Unused land returned to Rosebud Reservation
Since 1886, the Jesuits have lived and worked among the Lakota people on the Rosebud Indian Reservation. On May 2, St. Francis Mission returned 525 acres of unused church land to the Rosebud Sioux Tribe (RST).
Present for the transfer of land were President William Kindle and Vice President Scott Herman of the Rosebud Sioux Tribe; Fr. John Hatcher, S.J., president of St. Francis Mission; and Rodney Bordeaux, COO of St. Francis Mission.
In 1881, Chief Spotted Tail formally invited Jesuit priests, known as “Black Robes,” to educate the Lakota people. The federal government, and in some cases, the Rosebud Sioux Tribe granted to Saint Francis Mission land to support a school, and to build churches and cemeteries throughout the reservation. These arrangements were to remain in place as long as the Mission used the land for such purposes.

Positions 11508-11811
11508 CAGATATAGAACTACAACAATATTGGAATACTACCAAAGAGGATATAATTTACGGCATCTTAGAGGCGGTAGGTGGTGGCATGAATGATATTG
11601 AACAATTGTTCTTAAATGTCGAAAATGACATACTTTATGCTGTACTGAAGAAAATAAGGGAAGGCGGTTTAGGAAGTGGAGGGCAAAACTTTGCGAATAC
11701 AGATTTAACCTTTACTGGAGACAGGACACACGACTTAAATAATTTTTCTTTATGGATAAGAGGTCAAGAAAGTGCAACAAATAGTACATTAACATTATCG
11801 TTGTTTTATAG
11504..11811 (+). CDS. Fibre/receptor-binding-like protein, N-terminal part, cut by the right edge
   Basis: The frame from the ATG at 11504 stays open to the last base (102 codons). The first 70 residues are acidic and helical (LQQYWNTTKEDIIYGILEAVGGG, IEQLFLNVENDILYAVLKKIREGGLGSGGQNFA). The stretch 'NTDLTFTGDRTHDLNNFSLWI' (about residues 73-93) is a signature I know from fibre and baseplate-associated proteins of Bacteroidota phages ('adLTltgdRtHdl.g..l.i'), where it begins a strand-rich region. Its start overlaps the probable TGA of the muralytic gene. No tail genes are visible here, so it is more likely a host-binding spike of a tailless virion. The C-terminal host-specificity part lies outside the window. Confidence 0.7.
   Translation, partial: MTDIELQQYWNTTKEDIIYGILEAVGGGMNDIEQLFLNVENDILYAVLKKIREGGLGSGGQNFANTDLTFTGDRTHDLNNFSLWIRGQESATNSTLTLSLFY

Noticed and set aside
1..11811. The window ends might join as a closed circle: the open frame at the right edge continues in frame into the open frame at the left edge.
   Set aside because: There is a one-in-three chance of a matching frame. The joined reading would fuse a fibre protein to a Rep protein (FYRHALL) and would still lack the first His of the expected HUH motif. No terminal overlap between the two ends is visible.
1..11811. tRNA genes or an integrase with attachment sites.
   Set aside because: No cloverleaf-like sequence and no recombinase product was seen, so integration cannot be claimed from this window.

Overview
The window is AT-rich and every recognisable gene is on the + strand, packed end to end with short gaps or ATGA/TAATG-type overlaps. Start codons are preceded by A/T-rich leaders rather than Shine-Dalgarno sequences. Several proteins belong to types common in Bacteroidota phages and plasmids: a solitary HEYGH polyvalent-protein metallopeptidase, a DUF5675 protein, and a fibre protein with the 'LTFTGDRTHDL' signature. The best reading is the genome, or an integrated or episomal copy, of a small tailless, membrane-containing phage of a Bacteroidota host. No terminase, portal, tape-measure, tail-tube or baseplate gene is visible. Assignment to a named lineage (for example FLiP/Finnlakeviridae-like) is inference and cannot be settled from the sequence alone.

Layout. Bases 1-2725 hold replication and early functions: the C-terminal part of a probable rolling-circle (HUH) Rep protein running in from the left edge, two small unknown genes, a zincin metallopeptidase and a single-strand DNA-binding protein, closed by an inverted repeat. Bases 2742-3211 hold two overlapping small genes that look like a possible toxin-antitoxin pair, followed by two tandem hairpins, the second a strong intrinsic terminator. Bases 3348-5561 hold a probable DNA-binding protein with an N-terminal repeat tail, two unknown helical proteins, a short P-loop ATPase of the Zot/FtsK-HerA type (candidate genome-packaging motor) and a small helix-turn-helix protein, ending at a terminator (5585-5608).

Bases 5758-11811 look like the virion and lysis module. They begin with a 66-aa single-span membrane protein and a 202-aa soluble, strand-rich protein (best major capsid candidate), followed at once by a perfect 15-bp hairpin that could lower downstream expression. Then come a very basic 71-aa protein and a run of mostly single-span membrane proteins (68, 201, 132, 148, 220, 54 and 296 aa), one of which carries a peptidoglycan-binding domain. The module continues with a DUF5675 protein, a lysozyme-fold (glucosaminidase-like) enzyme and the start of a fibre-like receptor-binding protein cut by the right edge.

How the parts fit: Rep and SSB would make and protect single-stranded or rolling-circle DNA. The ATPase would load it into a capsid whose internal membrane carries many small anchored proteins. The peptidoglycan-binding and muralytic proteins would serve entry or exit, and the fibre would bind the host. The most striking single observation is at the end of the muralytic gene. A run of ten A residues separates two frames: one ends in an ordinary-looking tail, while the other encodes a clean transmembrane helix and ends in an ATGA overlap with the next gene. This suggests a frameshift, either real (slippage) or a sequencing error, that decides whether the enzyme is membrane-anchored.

Eventually, 23 mission stations were built with some stations encompassing as much as 40-80 acres of land in order to support Native Catechists and their families. As the Native population moved off the prairie and into cluster housing, the churches closed, while the Mission retained possession of the land.
“Saint Francis Mission should not continue to hold land that it is no longer using for Church purposes,” said Father John Hatcher, S.J., president of St. Francis Mission. “The Mission is not in the property business. I am grateful to the Rosebud Sioux Tribe for the use of this land and happy that we can return it for the use of the Lakota people.”
Through the proactive efforts of the St. Francis Mission—in cooperation with the Rosebud Sioux Tribe and the Bureau of Indian Affairs—all unused land will now be returned, except for where the Mission has active operations.
“It is time to get the land restored back to the Tribe, the rightful owners,” said Rodney Bordeaux, chief operations officer at St. Francis Mission. “These lands were used in an honorable way, but now that they are no longer needed, this is the appropriate thing to do.”
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